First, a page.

- Getting Lost and Found and Lost and Found and Lost Again with Patti Lather
Patti Lather calls herself a feminist methodologist. I would say that she is more a feminist theorist of methodology, epistemology, and ontology—in the same senses that Donna Haraway is a feminist theorist of science, technology, and medicine studies (ST&MS).1 Like Haraway, Lather’s work is not about “how” but about “what”—as in “what on earth . . . ???”—cracking open huge serious questions, opening Pandora’s boxes we didn’t even know Pandora had.
Lather is not a (typical) methodologist in that she refuses to tell you “how to”—refuses to tell you what to do. This is actually the best kind of methodologist—a lesson I learned from Anselm Strauss who similarly refused the imperative tense. Instead he asked questions and taught us to ask ourselves questions and to ask each other questions in small working qualitative analysis groups. I first participated in such analysis groups in the early 1980s and they certainly resonated with my experiences of feminist consciousness-raising.2 Such refusals to tell people what to do are ways of insisting that those trying to learn must do it for themselves, and learners gain the potential to end up really owning their own research—however challenging the process. This is stunningly powerful, as Lather fully understands.
Patti Lather is also what I would call an “intellectual daredevil,” an Evel Knievel of qualitative methods, who is willing to try strategies to help herself think and write and research better that would appall most others—including me. I am reminded of a wondrous dance titled The Mind Is a Muscle, by Yvonne Rainer, first performed in 1966. Someone in the audience later wrote, “‘The Mind Is a Muscle’ frightened us, then kept us awake until it changed our lives and our work. Rainer had not only disposed of technique, she had turned her back on the beautiful—which is often no more than the desire to please—as though it were of no consequence.”3 Lather goes precisely there. The reason it works is that she is brilliant in both the literal and metaphoric [End Page 212] senses of that term. Her work shines and lights up the whole domain of qualitative methodology—and far beyond. And intellectually her work is a force that must be reckoned with, if one is serious about qualitative inquiry today.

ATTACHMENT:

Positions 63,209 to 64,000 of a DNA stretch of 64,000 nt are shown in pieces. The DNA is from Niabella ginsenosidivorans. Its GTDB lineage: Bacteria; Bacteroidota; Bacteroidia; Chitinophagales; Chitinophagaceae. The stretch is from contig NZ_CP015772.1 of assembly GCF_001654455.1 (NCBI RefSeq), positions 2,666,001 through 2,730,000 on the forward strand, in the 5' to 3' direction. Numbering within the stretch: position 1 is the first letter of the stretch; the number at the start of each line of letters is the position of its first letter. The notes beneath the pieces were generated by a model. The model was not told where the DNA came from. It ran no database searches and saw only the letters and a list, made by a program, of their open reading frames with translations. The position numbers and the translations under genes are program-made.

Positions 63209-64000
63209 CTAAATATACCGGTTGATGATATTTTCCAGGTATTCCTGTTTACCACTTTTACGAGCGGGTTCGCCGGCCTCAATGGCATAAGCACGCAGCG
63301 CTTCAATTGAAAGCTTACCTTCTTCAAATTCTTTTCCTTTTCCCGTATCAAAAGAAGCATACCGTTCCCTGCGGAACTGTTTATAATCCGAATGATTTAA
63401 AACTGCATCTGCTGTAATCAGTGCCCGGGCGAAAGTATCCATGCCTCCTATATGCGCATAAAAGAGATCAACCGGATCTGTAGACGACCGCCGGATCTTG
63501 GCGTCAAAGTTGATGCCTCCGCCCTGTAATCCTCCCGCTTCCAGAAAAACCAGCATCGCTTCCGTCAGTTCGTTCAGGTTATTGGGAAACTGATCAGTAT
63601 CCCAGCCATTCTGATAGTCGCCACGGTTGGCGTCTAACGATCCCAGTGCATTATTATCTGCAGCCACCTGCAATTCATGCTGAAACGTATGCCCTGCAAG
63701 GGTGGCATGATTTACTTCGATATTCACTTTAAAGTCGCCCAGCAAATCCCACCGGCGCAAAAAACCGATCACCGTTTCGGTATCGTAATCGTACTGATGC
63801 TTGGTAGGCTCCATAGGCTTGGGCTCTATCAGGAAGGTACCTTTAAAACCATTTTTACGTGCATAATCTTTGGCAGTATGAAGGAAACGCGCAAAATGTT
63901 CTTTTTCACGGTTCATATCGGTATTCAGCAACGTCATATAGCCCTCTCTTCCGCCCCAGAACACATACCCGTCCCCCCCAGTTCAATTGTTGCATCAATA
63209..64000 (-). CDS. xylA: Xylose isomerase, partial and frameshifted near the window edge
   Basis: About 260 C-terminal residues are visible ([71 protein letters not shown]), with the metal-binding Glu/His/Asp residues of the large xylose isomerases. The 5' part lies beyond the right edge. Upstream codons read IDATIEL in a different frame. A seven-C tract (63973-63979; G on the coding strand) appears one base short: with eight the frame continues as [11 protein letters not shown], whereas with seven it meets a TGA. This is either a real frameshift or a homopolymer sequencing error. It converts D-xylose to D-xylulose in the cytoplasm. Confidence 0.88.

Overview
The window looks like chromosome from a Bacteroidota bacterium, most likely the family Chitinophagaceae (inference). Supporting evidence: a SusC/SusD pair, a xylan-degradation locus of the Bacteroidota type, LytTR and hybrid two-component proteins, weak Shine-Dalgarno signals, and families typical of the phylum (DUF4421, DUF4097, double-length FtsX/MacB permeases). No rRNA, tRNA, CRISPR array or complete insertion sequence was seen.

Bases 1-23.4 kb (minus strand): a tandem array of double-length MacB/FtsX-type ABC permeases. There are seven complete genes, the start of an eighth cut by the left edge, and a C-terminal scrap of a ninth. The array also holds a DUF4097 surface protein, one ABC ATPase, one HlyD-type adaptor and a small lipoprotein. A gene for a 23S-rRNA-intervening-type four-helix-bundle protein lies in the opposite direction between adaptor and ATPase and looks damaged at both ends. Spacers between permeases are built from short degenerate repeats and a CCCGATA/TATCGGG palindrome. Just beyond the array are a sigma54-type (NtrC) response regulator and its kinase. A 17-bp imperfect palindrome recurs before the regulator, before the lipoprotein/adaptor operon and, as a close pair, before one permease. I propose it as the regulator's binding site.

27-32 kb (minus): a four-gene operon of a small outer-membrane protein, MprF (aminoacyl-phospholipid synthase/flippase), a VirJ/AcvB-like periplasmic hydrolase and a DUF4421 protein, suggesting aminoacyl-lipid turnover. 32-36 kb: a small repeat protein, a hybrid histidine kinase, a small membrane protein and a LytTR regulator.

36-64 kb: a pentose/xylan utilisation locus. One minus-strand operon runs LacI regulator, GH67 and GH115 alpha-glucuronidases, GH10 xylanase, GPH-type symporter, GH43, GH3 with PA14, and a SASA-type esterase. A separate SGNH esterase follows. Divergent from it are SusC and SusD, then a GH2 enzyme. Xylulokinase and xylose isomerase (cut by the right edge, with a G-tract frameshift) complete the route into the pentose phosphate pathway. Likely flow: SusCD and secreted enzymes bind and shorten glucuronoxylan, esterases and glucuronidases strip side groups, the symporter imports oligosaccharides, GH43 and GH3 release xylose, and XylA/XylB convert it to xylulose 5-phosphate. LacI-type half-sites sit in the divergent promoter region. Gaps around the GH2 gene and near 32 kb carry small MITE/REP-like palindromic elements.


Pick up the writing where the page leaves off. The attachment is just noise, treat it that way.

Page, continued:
Where Lather wants to go and where she takes us in her “feminist efforts toward a double(d) science” is toward what she calls “difficult knowledge,” a concept she borrowed from Pitt and Britzman.4 While “lovely knowledge” “reinforces what we think we want from what we find,” “difficult knowledge” in contrast “induces breakdowns in representing experience. Here, accepting loss becomes the very force of learning, and what one loves when lovely knowledge is lost is the promise of thinking and doing otherwise.”5 To travel with Patti Lather is again and again to confront and accept loss—and still go on, still do research, learning to allow loss itself to become “the very force of learning.”
Lather’s primary methodological tool for “thinking and doing otherwise” is reflexivity—a critical, political, deeply intellectually engaged, smart-as-one-can-dare-to-be reflexivity. She is especially interested in the return of the repressed, working the outer edges of scholarly and other perception where most prefer—at a semiconscious level at best—not to go. She goes there. To do so, Lather must confront her own “passion for ignorance”—Lacan’s term for the ways in which we avoid, evade, are deaf and blind to that which we don’t want to handle.6 Lacan argued that we are desperate not to know because we want to sustain our own narcissistic visions.
Lather acknowledges her own incapacities to really go there and—through Derrida—ours as well. Yet this does not mean one should not try to do so. She tries through perhaps the most serious engagement with critics of their work that I have seen a scholar undertake. She not only collects what she calls, with great irony, “response data” but cherishes it...